Please ensure Javascript is enabled for purposes of website accessibility

These 2 Pharmacy Chains Will Benefit From COVID Vaccine Boosters

By Jeff Little – Sep 1, 2021 at 5:49AM

Key Points

  • Walgreens has seen a 30% rise in demand for vaccinations over the past few weeks.
  • CVS welcomes 12% of new customers by way of COVID-19 testing.
  • Provider reimbursement for vaccinations jumped 43% per dose in March.

You’re reading a free article with opinions that may differ from The Motley Fool’s Premium Investing Services. Become a Motley Fool member today to get instant access to our top analyst recommendations, in-depth research, investing resources, and more. Learn More

The delta variant has people rushing to get in line, and not just for a third wave of shots.

At the beginning of summer, businesses were reopening and mask-wearing restrictions were being reduced. Then along came the delta variant of the coronavirus, and with it new medical knowledge supporting the idea of making booster shots available to further strengthen immunity against COVID-19.

The emergence and spread of the delta variant has led many to return to wearing masks. Logistics are being worked out to make sure boosters will be available by Sept. 20, a date set by the federal government, and resources including personal care providers and local pharmacies are lining up to administer the shots. The availability of boosters is leading people to book appointments, and may lead to much more than that for CVS Health (CVS -0.80%) and Walgreens Boots Alliance (WBA -1.50%).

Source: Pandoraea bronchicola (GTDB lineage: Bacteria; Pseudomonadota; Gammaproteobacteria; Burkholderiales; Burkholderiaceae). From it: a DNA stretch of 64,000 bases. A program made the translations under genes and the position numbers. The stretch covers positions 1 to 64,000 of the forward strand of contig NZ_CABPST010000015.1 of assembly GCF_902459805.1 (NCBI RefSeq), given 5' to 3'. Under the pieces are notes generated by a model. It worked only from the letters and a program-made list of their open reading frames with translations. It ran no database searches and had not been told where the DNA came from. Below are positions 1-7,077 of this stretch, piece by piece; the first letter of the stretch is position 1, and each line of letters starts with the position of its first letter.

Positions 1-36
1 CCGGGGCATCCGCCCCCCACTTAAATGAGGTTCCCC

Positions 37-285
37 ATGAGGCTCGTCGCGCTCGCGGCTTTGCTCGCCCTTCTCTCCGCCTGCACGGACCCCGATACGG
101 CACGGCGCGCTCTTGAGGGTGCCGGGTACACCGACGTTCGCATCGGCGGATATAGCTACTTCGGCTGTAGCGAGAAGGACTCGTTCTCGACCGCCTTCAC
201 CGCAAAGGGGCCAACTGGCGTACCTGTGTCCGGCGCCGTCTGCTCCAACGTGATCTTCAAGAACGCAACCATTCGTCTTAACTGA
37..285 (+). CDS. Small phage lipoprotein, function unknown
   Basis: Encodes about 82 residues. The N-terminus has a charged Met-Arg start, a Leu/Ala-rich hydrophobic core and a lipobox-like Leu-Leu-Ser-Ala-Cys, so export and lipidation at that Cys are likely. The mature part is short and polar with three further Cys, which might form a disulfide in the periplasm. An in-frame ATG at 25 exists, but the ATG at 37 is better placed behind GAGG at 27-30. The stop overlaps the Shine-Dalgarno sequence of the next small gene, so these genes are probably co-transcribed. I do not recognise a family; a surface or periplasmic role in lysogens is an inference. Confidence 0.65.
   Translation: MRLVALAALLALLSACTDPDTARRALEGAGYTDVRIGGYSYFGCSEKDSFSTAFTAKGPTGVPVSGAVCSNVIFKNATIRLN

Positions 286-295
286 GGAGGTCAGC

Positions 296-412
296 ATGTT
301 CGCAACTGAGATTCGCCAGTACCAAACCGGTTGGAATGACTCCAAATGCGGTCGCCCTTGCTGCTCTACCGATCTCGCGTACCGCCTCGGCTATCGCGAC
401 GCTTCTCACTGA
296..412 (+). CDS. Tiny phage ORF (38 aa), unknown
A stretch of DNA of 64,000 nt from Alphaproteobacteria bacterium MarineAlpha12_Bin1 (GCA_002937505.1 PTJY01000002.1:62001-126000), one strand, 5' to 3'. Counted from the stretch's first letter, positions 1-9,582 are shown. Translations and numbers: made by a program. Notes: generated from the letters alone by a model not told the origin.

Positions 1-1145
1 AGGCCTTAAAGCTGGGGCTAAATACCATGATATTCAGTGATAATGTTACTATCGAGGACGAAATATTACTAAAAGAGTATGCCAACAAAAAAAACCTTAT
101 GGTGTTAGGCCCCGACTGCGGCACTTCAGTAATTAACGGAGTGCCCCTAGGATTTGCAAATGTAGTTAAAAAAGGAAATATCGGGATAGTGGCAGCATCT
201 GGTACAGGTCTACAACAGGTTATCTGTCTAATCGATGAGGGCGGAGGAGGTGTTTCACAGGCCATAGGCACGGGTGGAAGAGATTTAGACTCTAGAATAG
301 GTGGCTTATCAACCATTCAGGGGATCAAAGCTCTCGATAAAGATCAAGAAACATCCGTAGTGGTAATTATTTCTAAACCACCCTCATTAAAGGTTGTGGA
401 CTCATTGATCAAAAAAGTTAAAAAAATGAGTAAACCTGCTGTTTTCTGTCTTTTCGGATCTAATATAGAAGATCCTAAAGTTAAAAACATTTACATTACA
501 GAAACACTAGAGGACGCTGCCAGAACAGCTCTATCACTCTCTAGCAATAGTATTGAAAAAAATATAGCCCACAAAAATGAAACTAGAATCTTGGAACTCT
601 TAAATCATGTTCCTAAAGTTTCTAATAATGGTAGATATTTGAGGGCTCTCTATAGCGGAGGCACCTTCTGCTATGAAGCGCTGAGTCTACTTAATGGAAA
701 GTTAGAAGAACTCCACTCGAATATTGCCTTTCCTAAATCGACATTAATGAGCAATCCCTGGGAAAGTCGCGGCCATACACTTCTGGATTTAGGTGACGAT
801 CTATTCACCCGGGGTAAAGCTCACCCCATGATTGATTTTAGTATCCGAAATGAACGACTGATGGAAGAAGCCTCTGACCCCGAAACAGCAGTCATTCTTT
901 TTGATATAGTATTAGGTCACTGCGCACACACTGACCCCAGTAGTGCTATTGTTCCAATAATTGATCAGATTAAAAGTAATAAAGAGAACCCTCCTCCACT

Vaccination recipient taking selfie while showing off vaccination card.

Image source: Getty Images.

Current status

In the U.S., 173 million people have been fully vaccinated to date for COVID-19. People who have already received their first two doses (or their single dose in the case of the Johnson & Johnson vaccine) are now being advised to schedule a booster approximately eight months after the second dose was administered.

The available vaccines have been shown to be effective at preventing severe illness and hospitalization among those who have received the shots, but the CDC does note that over time, vaccinated persons could experience a reduction in the effectiveness, making them vulnerable to the delta variant.

On Aug. 18, President Joe Biden announced that COVID-19 booster shots from Pfizer and Moderna would be made available, though not mandatory, beginning Sept. 20. Both CVS and Walgreens immediately began taking appointments for shots. In some cases involving immunocompromised people, booster shots are already being provided.

But with the growing demand for booster appointments, there is also an uptick in demand for initial vaccinations. Walgreens has seen a 30% rise in demand for first-time vaccinations over the past few weeks, with the overall U.S. average picking up by 20% during the same time frame. For Walgreens, the increase was mostly driven by closures of government-run mass vaccination sites because of what had been a decrease in demand.